Some of the causes are quite simple, along Art-Sweet’s lines. Serious hypoglycaemia at work could well amount to professional suicide, for example. Travelling long distances alone is not best accomplished in a hypoglycaemic state either. But at other times, the reasons are a whole lot more complicated and difficult to explain.

I have a natural fear of night time hypoglycaemia. This is ordinarily kept in check by a combination of the fact that I trust my basal rates, that I am usually woken by hypos in my sleep before they get serious, and that if I feel I am particularly at risk I will set an alarm to wake myself at a suitable point. As someone who usually lives alone this becomes less straightforward when I’m not alone. Strange? Well, yes, but when I stay with people, who may be asleep just the other side of a wall, or even in the same room, I worry about disturbing them either through behaviour caused by actually being hypo, or with an alarm clock going off at 3am.

This, I think, brings us to the real crux of the matter.

I’m a hypophobe when I’m afraid of seeming out of control of my diabetes. This is ironic, since hypoglycaemia is recognised to occur more frequently when control is tighter. But most people don’t know that. They also don’t need to know if my blood sugars are a little high. That is easy to conceal, and hyperglycaemia causing problems that require intervention from someone else takes a good while to develop. Getting up to get juice or sugar isn’t so easy to hide, and hypoglycaemia can very rapidly become a problem requiring assistance. In a nutshell I get afraid of being hypo in situations where I am afraid that people will judge me.

This isn’t the same as being ashamed of diabetes. I’m not. I happily tell everyone and anyone, and will gladly try to educate. What I fear is people thinking that I can’t take care of it.

To be fair to myself, some of this started from a time when there was another girl with type 1 within my immediate peer group. She was someone who never tested her blood sugar or injected in public and never went low in the company of others. What everybody didn’t know was that her A1c frequently exceeded 10 and she was really anything but healthy. I, on the other hand, routinely tested my blood sugar without pausing in a conversation, wore a pump and sometimes needed juice or glucose tabs as a mater of urgency. I had A1c’s in the 6-8 range, but many people perceived me to be the less in control of the two of us. They told me so, and wouldn’t really be moved by any amount of education.

The people from this group that I would actually call good friends, were, of course, completely understanding of where I was coming from. To this day, I don’t have a problem in letting my really good, close friends, the people who understand, know what is going on, although I’d much rather not disturb them unless I have to.

But inside I have a fear of going low outside of that circle because it gives my diabetes way too much of a powerful voice, one that says “Look at me, I’m the one that is in control and she [me] can’t do anything about it.” Even when I know that isn’t the case. So yeah, sometimes I’m a hypophobe, because I just want my diabetes to go unnoticed.


I’m a chicken. A coward. Sometimes I’m a hypophobe with an appalling lack of judgement that leads me headfirst into unnecessary, avoidable highs. Last night was a prime example.

Last night, after a high protein, high-ish fat meal, I tested at 6.0 (108) at a little after two hours into a four hour extended bolus. Great!

But: I had a little under three units active on board, and a little under two units still to go in. So I chickened. I cancelled the remainder of the extended bolus. And I paid with a 14.5 (260) a little over two hours later.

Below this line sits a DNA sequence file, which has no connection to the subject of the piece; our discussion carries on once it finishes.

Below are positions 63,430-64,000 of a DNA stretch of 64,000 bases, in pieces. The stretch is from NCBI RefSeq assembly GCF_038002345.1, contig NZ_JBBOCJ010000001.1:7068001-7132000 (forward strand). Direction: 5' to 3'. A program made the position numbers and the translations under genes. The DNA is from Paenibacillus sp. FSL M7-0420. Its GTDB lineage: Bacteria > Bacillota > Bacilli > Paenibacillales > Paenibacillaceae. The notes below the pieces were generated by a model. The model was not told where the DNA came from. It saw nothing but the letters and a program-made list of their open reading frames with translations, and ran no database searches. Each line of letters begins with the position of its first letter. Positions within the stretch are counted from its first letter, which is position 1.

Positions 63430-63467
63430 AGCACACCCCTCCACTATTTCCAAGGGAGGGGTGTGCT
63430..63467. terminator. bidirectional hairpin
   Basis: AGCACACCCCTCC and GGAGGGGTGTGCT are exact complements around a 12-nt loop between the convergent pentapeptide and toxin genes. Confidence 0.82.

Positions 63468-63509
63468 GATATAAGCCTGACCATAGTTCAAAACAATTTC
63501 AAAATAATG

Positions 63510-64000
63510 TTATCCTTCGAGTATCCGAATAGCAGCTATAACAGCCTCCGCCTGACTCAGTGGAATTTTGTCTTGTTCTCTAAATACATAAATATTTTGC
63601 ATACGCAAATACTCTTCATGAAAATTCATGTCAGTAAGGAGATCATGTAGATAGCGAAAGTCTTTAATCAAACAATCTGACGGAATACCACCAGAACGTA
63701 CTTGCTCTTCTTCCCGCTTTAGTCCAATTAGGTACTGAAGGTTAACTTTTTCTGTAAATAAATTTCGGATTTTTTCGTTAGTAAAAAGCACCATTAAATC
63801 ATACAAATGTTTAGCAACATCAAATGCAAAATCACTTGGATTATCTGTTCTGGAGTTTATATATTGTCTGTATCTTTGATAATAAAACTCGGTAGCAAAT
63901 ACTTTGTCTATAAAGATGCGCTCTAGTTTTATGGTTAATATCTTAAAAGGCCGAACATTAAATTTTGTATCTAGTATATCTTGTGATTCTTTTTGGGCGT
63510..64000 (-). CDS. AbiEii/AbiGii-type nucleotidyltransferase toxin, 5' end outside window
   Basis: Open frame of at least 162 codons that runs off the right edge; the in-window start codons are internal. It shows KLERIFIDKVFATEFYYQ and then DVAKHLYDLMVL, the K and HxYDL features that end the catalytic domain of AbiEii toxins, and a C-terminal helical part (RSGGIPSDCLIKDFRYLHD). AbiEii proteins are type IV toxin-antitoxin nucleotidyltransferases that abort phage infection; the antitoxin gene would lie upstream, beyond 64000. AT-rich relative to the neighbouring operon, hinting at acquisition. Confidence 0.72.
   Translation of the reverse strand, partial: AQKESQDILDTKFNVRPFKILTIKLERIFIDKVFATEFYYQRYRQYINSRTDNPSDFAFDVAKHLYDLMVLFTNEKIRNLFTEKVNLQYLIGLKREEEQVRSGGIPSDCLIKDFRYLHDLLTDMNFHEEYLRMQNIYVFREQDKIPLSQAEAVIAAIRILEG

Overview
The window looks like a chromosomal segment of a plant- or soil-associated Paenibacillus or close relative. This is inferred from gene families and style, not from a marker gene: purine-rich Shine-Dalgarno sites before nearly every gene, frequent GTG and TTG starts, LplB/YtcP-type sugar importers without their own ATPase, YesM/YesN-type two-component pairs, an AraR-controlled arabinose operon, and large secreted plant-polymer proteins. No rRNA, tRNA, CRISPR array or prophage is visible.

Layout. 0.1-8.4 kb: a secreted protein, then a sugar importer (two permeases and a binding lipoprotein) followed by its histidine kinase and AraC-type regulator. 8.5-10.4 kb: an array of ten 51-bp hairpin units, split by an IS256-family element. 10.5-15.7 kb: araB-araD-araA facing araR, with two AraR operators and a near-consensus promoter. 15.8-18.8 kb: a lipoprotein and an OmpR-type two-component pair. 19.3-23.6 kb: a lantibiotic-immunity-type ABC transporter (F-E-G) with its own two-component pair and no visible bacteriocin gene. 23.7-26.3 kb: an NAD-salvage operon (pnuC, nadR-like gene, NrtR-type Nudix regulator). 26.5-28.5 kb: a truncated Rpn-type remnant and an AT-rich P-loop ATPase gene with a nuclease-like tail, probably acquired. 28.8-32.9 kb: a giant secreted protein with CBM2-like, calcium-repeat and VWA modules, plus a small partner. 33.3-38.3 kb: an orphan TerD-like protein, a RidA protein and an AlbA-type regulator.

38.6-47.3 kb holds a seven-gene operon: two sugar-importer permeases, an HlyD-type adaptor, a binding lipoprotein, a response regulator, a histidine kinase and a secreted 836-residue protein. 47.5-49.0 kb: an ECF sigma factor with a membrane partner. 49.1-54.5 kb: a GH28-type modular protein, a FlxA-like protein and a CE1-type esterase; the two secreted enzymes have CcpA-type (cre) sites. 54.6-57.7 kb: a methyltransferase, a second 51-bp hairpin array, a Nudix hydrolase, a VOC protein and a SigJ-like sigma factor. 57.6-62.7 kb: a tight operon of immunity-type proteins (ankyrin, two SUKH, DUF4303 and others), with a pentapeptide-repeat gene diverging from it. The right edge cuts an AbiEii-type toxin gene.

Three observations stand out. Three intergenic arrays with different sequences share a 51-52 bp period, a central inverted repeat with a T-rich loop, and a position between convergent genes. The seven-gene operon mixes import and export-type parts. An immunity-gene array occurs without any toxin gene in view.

Why do I do this to myself?

I generally do check my blood sugar at around 90 minutes after eating. This gives me enough time to work with the active insulin on board to get myself where I want to be. If I’m cruising towards being low in around another hour, I can use a temporary basal, or eat a small snack. If I look to be leaning towards finishing up high, I’ll take a second bolus. (N.B This works for me, but I’m not advocating that everyone should do it.)

But I always seem to come unstuck when I use combo boluses. I seem to forget that there is a reason that I use them. That whatever it is I’ve eaten is going to continue pushing my blood sugar up for hours past the normal time frame.

Or more likely, I’m just a chicken. A hypophobe…


I’m guessing that the concept of attachment is a familiar one to anyone using an insulin pump. After all, this thing, small as they now are, is physically attached to a pumper almost 24 hours a day by somewhere between 20 and 45 inches of plastic tubing. Physical attachment is one of the strangest things about beginning to pump, and seems to be one of the many worries of prospective pumpers.

But it isn’t the only kind of attachment.

No one ever mentioned to me the emotional attachment. No one ever warned me that the first time I had to pack a pump up and post it back to the company that I would find it difficult to do. A pump that was meant to be a loaner, but stayed with me for nearly six months, sharing everything that happened to me in that time; the highs and the lows, both in terms of blood sugars and life in general. There was nothing wrong with it when I had to send it back and the way I felt about it, you might have thought I’d actually had to cut a piece of my body off to send in.

On the other hand, no one suggested that if a pump went wrong I might feel betrayed by that, as if my very best friend had suddenly let me down. After all, it is a piece of technological equipment, and sadly they break down from time to time. But if my mobile phone, my ipod or even my computer, acts screwy or dies I may get a bit annoyed, especially if it is a less than convenient time, but then I get over it and get the problem sorted. If my pump goes wrong, it… well it sort of hurts.

Am I weird?

I don’t think so. Overly sentimental definitely, and overly trusting of my pump, possibly, but surely I can’t be the only person who feels this way?